The public comment deadline on a Federal Reserve Board interchange fee proposal, which would lower the maximum interchange fee that a large debit card issuer can receive for a debit card transaction, has been extended from Feb. 12 to May 24, the Fed said Monday.
The Fed said it also released more data related to the methodology for determining the base component of the interchange fee cap, providing the public “additional information as they consider the proposal.”
The proposal, issued in October, would adjust the interchange fee cap to reflect changes in issuer costs since the Fed Board adopted a final rule on debit interchange in 2011.
All three components of the interchange fee would change under the proposed rule: the base component would decrease from 21.0 to 14.4 cents, the ad valorem component would decrease from 5.0 basis points (multiplied by the value of the transaction) to 4.0 basis points (multiplied by the value of the transaction), and the fraud-prevention adjustment would increase from 1.0 cents to 1.3 cents.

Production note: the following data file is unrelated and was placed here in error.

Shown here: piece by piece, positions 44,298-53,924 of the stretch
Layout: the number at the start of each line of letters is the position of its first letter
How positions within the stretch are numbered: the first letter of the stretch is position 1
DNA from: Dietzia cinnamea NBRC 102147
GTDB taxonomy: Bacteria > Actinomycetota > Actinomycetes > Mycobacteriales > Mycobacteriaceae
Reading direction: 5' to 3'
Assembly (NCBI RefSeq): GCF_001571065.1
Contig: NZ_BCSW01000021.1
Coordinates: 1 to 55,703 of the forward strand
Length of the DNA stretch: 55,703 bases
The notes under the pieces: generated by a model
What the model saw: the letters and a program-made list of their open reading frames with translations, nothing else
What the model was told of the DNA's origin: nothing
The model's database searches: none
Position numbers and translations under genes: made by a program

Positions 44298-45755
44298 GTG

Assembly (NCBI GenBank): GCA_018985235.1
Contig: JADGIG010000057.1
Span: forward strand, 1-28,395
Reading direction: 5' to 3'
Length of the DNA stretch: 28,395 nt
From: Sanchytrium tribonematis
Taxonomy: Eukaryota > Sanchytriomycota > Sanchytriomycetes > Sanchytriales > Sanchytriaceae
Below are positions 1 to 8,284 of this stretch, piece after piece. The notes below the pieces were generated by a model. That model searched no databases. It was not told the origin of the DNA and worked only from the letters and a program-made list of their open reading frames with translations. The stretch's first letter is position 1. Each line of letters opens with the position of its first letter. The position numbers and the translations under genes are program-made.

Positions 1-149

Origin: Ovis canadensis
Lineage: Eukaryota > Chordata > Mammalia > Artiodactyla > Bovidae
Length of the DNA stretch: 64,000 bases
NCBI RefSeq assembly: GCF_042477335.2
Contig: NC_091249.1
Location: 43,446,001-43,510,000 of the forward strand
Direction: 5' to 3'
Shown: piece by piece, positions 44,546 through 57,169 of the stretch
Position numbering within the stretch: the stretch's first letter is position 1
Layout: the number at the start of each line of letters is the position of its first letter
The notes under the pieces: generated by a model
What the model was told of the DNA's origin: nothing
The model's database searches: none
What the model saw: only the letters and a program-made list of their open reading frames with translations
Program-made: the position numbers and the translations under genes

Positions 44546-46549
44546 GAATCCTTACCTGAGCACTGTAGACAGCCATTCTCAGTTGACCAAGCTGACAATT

The Fed has said that under the proposal, the cap on an average-sized $50 debit card transaction would decline from 24.5 cents under the current rule to 17.7 cents. It would also adopt an approach for future adjustments to the interchange fee cap, which would occur every other year based on issuer cost data gathered by the Federal Reserve from large debit card issuers.